By Sergey KadinskyIssue of July 9, 2010/ 27 Tammuz, 5770When Orthodox couples marry, it is often a lavish and expensive affair. But when marriages fail, spouses also, often, take the most costly (and destructive) path to a parting of ways. Recent developments in the courts and legislature could help to make divorce in New York much simpler and less financially costly.
On May 25, a state appellate court in Brooklyn upheld a beit din decision that was challenged by one of the spouses.
When they married, Jay and Rose Glatzer agreed that any future marital dispute would be decided by an arbitrator, in this case a rabbinic court. The dayanim (judges) were chosen in 2006 through the zablah process, where each spouse chooses a dayan, and those two then select the third member of the beit din. The beit din was comprised of Rabbis Peretz Steinberg, Mendel Epstein and Zalman Graus. Not satisfied with the ruling she received from the rabbinic court, Mrs. Glatzer attempted, unsuccessfully, as it turned out, to have a secular court invalidate the decision.
“It is clear that a party-designated arbitrator cannot be disqualified, as a matter of law, because of partiality,” the court ruled. “In fact, the arrangement itself was conceived so as to allow each party the opportunity to have his side represented on the tribunal.”
Mrs. Glatzer and her attorney were each fined $1,000, and required to pay court costs for bringing a frivolous lawsuit. Glatzer appealed to a higher court, but the decision and penalties were upheld.
The case spanned nearly four years from the beit din ruling to the appellate decision.
“It has been the law for a long time that people can opt out of the secular system and have their case determined by the rabbinical court,” said Mark Plaine, an attorney in Queens.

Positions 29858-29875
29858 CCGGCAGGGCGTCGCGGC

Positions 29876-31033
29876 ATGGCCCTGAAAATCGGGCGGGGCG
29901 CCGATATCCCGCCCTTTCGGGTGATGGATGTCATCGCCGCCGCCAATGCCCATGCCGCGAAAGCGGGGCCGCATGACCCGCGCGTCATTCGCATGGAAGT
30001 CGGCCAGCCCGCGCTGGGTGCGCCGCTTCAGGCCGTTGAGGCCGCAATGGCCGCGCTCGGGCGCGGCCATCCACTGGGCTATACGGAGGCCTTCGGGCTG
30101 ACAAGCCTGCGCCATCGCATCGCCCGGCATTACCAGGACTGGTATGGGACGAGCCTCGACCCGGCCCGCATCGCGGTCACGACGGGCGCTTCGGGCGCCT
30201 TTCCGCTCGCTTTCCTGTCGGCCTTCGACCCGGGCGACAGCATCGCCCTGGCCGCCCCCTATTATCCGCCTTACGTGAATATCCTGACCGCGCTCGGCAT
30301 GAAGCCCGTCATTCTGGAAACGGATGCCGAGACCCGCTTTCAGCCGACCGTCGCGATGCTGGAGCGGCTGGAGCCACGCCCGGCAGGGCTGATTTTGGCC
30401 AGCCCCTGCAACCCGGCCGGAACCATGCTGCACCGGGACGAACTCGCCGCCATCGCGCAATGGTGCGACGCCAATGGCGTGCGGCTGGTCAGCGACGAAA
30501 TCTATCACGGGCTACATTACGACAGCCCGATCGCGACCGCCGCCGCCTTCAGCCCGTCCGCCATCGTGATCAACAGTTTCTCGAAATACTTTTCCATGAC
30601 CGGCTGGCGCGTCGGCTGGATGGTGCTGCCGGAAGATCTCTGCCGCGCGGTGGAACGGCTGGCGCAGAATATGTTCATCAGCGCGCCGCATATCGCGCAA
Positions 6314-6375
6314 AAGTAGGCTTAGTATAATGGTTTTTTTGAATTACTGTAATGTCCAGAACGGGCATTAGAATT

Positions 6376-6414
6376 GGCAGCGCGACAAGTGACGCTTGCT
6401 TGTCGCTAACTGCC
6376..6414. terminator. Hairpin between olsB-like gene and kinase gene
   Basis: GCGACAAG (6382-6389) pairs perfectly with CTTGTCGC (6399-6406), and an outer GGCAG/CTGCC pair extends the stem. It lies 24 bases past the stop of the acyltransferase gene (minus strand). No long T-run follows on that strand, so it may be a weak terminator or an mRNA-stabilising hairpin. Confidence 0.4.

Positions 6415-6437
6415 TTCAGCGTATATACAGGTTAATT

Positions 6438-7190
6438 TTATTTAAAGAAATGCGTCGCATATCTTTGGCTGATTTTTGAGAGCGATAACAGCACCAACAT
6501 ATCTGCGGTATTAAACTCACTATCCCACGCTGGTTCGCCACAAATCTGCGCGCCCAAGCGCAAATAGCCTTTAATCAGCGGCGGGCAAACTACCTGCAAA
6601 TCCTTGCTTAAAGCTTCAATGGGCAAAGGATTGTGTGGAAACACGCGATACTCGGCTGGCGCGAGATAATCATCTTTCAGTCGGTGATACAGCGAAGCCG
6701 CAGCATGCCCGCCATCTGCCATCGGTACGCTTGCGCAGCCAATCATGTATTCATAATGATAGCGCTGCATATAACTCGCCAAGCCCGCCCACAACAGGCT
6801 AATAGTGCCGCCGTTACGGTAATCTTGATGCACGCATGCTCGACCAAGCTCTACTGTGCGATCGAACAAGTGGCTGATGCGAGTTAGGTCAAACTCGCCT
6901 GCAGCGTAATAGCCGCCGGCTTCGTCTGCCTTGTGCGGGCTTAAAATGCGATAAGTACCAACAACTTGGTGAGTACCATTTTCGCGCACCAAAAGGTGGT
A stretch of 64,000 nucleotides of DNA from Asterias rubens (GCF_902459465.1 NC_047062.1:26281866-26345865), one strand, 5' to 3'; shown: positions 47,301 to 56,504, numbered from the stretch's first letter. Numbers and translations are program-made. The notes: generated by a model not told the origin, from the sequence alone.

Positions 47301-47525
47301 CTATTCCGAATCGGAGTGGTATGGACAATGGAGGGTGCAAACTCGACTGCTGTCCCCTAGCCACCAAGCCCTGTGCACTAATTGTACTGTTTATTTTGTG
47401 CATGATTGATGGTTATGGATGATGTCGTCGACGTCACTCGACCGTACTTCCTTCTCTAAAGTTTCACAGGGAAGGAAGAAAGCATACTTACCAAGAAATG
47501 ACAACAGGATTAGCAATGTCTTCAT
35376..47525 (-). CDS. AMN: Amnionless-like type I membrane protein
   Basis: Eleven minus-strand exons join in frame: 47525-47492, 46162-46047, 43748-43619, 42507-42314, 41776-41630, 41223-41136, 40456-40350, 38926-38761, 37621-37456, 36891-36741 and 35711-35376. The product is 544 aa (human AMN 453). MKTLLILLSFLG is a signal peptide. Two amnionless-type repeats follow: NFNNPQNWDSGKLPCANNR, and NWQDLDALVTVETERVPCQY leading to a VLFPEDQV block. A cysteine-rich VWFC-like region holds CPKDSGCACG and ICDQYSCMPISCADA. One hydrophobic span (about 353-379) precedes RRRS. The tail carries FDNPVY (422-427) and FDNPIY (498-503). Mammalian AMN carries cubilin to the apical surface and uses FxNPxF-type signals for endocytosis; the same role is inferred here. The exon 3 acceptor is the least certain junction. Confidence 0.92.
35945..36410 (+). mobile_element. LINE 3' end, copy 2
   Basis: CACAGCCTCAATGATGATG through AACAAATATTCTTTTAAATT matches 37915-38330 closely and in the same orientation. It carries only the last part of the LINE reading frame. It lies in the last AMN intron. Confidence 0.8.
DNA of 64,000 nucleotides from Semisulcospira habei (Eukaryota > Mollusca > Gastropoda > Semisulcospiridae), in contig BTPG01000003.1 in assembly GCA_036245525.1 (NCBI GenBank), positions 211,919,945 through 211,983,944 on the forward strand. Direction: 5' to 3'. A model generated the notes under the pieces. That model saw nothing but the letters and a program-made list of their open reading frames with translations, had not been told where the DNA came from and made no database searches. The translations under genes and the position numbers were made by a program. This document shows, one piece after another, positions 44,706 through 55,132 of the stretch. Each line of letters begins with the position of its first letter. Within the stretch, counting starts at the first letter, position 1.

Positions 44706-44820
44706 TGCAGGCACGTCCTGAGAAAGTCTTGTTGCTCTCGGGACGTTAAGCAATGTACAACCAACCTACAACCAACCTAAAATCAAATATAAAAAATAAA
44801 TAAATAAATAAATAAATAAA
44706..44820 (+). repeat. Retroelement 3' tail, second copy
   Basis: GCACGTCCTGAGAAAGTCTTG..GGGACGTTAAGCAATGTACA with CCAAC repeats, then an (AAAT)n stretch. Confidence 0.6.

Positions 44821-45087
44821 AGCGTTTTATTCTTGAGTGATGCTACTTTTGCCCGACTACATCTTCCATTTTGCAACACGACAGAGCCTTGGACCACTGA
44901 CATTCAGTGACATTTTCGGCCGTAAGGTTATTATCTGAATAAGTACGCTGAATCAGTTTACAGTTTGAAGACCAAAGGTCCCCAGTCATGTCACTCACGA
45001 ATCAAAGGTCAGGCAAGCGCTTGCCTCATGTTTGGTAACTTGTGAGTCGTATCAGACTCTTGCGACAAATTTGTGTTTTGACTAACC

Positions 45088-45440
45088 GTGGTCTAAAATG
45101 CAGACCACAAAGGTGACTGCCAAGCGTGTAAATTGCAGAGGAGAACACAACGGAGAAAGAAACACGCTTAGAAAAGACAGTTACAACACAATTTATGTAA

While the Glatzer decision reaffirms the ability of a beit din to settle a divorce, attorney Asher White, who often represents Orthodox clients, said that even with the ruling against Rose Glatzer, a lawsuit to dismiss an arbitrator’s decision is not always frivolous.
“You have to show that the arbitrator overreached in a one-sided decision, but unless it’s really unconscionable, it’s unappealable,” said White.
On July 1 the State Assembly passed a comprehensive divorce reform bill that had been trapped in committee for years. Current law requires a spouse to allege fault such as adultery, abandonment, or “cruel and inhuman treatment,” or be legally separated for one year before divorcing.
“Under New York State’s current law, couples filing for divorce are forced to assign blame or fault in order to validly end their marriages,” said State Senator Toby Stavisky (D-Queens). “This complicates the already stressful divorce process, oftentimes making it lengthy and expensive.”
Plaine agrees that while no-fault can ease the process, assigning blame can also benefit the accusing party. “The only utility to having a fault-based system is that it can be used to extract financial concessions from the other spouse,” said Plaine.
The bill also establishes post-marital income guidelines to ensure consistency and predictability in divorce cases. Under the current system, when one side is more persuasive than the other, the judge could award more money and property to that side. Plaine feels that constraining judges would ignore the particulars of each divorce case.
“The problem with the maintenance guidelines is trying to figure out what someone’s income really is,” said Plaine. “Each case is different. I am not a big fan of just plugging in the numbers and everyone has to live with it.”
The bill also ensures that attorney’s fees would be awarded toward the beginning of the divorce process. Senator Stavisky also said that with a significant portion of marital funds used to pay for attorneys, both sides would be granted the ability to hire lawyers at the beginning of a trial.
“Allowing judges the ability to award counsel fees early in the divorce proceedings in situations where there is a significant financial gap between the parties, will level the playing field to ensure that each spouse is being adequately represented,” said Stavisky.
Governor David Paterson is expected to sign the bill, bringing an end to New York’s status as the last state without no-fault divorce.